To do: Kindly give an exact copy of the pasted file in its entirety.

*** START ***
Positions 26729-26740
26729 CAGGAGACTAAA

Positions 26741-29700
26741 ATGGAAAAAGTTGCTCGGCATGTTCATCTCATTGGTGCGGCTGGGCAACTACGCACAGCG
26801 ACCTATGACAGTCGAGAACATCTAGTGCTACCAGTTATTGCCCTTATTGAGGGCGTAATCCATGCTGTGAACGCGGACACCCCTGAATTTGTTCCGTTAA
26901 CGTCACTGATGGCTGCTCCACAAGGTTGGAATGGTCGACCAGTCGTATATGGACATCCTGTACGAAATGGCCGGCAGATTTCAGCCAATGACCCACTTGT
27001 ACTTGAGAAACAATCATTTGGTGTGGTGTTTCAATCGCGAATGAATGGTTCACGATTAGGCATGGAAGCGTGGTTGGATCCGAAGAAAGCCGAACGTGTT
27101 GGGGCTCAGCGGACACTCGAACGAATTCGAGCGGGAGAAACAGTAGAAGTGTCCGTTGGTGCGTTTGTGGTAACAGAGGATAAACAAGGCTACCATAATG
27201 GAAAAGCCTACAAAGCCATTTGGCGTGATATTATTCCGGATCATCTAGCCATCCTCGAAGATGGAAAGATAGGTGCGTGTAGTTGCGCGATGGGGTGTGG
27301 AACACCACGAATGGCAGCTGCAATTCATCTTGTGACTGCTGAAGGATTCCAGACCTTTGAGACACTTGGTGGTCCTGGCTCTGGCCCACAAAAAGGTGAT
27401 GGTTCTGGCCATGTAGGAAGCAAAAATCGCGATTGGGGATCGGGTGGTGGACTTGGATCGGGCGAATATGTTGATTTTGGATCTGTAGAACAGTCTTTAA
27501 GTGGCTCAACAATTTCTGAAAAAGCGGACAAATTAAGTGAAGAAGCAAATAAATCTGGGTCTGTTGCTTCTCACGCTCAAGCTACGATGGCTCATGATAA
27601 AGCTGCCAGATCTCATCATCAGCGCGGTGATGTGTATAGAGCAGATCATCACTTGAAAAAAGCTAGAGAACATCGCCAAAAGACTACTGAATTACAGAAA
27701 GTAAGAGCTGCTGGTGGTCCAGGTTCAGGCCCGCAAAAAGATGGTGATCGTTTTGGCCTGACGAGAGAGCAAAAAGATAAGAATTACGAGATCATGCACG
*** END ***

Positions 26729-26740
26729 CAGGAGACTAAA

Positions 26741-29700
26741 ATGGAAAAAGTTGCTCGGCATGTTCATCTCATTGGTGCGGCTGGGCAACTACGCACAGCG
26801 ACCTATGACAGTCGAGAACATCTAGTGCTACCAGTTATTGCCCTTATTGAGGGCGTAATCCATGCTGTGAACGCGGACACCCCTGAATTTGTTCCGTTAA
26901 CGTCACTGATGGCTGCTCCACAAGGTTGGAATGGTCGACCAGTCGTATATGGACATCCTGTACGAAATGGCCGGCAGATTTCAGCCAATGACCCACTTGT
27001 ACTTGAGAAACAATCATTTGGTGTGGTGTTTCAATCGCGAATGAATGGTTCACGATTAGGCATGGAAGCGTGGTTGGATCCGAAGAAAGCCGAACGTGTT
27101 GGGGCTCAGCGGACACTCGAACGAATTCGAGCGGGAGAAACAGTAGAAGTGTCCGTTGGTGCGTTTGTGGTAACAGAGGATAAACAAGGCTACCATAATG
27201 GAAAAGCCTACAAAGCCATTTGGCGTGATATTATTCCGGATCATCTAGCCATCCTCGAAGATGGAAAGATAGGTGCGTGTAGTTGCGCGATGGGGTGTGG
27301 AACACCACGAATGGCAGCTGCAATTCATCTTGTGACTGCTGAAGGATTCCAGACCTTTGAGACACTTGGTGGTCCTGGCTCTGGCCCACAAAAAGGTGAT
27401 GGTTCTGGCCATGTAGGAAGCAAAAATCGCGATTGGGGATCGGGTGGTGGACTTGGATCGGGCGAATATGTTGATTTTGGATCTGTAGAACAGTCTTTAA
27501 GTGGCTCAACAATTTCTGAAAAAGCGGACAAATTAAGTGAAGAAGCAAATAAATCTGGGTCTGTTGCTTCTCACGCTCAAGCTACGATGGCTCATGATAA
27601 AGCTGCCAGATCTCATCATCAGCGCGGTGATGTGTATAGAGCAGATCATCACTTGAAAAAAGCTAGAGAACATCGCCAAAAGACTACTGAATTACAGAAA
27701 GTAAGAGCTGCTGGTGGTCCAGGTTCAGGCCCGCAAAAAGATGGTGATCGTTTTGGCCTGACGAGAGAGCAAAAAGATAAGAATTACGAGATCATGCACG